a sprinkle of LSA mix
a dollop of honey
a drizzle of walnut oil
and a handful of fresh baby spinach leaves!

Yes - spinach - I never knew there was a world of green smoothies but now I am addicted! Get those leafy greens done and dusted at breakfast time! The combined goodies tick several of my MS requirements for omega-3 fatty acids and I am primed with anti-oxidants, calcium and more before I even leave the house!This mix keeps me going until lunchtime or even beyond.

My diet through the day has focused on fruit, vegies, more fruit, nuts, canned fish and gluten-free bread: I thought I would go the whole way with avoiding wheat in the end and feel better for it. mmm ...

Dinner has either been prepared by me around the menu plan or modified from whatthe others were cooking. I had decided not to fuss too much with dinner and accept that on work days especially, I would need to be flexible. It worked out quite well!

In the end, I feel really well and am looking to incorporate a lot of it into my on-going diet. After THREE WEEKS without chocolate (and a growing stash hidden by Melissa for me!)I am looking forward to moderately including it back in my diet - dark chocolate is my favourite and it is very good for you!

If you would like to participate in this or any of the other wonderful courses offered, you can access the whole site for only $99 per year! This is a small investment for what I can promise you is an amazing package of goodies. Have a look and see what you think - I am off to keep working on my Creating a Goddess Haven course!

Monday, September 13, 2010

Confessions of an (Aussie) Eco-shopper - reflections

When I picked up this book a few weeks ago while browsing at the local library, I didn't know it would take up so much of my thoughts and change some of my habits!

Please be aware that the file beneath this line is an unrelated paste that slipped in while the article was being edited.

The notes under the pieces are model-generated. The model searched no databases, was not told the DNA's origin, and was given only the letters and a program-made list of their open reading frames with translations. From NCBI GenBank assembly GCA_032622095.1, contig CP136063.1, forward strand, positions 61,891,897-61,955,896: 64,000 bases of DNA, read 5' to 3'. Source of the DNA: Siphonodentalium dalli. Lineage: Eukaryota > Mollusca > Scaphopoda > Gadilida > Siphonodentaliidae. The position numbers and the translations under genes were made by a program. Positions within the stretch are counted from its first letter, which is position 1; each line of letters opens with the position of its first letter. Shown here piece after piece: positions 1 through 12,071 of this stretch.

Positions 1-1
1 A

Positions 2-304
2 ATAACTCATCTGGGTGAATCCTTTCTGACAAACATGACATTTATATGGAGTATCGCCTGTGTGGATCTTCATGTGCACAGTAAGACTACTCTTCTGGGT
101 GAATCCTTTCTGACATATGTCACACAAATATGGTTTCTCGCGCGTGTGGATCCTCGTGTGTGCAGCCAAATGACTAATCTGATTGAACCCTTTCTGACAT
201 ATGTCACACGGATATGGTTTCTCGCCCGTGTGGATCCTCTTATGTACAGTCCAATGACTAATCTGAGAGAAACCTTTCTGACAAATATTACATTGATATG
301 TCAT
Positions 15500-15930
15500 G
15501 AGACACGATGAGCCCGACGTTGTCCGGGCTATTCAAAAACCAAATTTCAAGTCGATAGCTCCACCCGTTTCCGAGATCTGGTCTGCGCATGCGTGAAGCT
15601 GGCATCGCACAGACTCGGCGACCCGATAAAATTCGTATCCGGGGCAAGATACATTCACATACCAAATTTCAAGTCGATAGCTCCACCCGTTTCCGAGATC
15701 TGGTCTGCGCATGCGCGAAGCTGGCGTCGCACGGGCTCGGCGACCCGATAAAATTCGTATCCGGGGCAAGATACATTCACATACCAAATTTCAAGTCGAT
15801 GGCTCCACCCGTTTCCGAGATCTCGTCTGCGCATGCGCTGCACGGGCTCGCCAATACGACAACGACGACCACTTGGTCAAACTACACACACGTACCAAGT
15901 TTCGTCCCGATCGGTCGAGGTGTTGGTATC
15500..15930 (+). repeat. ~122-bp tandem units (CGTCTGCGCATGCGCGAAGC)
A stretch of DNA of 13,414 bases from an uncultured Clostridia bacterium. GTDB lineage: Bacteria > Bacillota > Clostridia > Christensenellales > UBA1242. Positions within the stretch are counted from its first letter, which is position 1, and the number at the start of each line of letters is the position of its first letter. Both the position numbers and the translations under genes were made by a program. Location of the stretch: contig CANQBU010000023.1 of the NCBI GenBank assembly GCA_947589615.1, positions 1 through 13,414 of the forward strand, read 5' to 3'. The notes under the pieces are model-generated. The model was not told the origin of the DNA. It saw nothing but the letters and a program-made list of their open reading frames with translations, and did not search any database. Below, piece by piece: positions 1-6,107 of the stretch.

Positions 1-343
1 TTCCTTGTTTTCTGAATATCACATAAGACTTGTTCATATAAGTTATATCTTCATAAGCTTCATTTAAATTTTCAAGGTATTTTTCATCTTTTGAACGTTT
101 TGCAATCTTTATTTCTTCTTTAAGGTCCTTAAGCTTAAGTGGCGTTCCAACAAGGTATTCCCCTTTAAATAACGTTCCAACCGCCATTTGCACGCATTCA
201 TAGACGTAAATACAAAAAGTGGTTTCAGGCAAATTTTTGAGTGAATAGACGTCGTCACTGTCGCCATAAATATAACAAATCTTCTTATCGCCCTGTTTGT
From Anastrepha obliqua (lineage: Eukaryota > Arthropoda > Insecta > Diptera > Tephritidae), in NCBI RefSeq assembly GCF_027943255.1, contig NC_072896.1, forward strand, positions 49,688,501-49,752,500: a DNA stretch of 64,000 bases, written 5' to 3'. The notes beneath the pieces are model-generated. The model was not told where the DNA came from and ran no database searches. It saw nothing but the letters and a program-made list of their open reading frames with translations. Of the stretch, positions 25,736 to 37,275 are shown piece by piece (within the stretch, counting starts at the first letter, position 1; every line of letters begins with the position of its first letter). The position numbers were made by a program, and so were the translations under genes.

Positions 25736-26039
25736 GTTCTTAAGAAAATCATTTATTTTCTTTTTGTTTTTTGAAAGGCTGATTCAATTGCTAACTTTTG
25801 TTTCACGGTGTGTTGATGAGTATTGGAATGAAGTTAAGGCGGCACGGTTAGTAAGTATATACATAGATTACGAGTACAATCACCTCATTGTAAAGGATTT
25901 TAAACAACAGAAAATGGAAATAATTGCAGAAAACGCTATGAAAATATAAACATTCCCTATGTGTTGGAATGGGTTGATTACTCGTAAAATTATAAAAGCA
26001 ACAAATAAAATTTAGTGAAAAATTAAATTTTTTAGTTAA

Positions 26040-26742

Here I am, at the end of my journey auditing myself against the challenges the author set herself in the book. And fairly pleased with the results. I have made a couple of changes already and have plans to make some more. Overall, we measured up pretty good against the challenges, having already met most of them.

So, here is to future improvements:

* planning to check out the local Farmer's Markets - there are plenty to choose from in our area, so I intend this to become part of my regular weekend activites.

* try and reduce the takeaway meals by planning ahead more.

* revisit the recycled toilet paper section and see if the quality has improved!

* sticking with my new moisturiser, Moo Goo, which I love and discovered via this book!

* sticking with my new crystal deodorant, which I am not sensitive to AND find quite effective :)

* buying fair-trade coffee for work and home.

* buying a stainless steel drink bottle

* awaiting a response to my email to Motto about how and where their fabrics come from.

* investigating worm farming!

It has been great to take another look at our lifestyle in this way and I thoroughly recommend it!

And visit Kate Lord at her blog for more inspiration!!

Sunday, September 12, 2010

Aisle 12 - Rubbish Challenges: Composting, Wormeries and magic microbes

* Challenge 35: Is composting the answer?
* Challenge 36: Worms: charming or alarming?
* Challenge 37: Do Bokashis and magic microbes do the business?

Compost, compost, compost! If only the kitchen collection bin would take itself outside automatically, I might say this word a lot less! Kieran is in charge of emptying our indoor receptacles into their outdoor partners and our never-ending compost bucket is part of that process. We compost all kitchen waste, with a bog-standard plastic compost bin down the back garden. The pace of decomposition is usually just that little bit behind our consumption, so it is usually full to the brim! Eventually, it all returns back into the garden.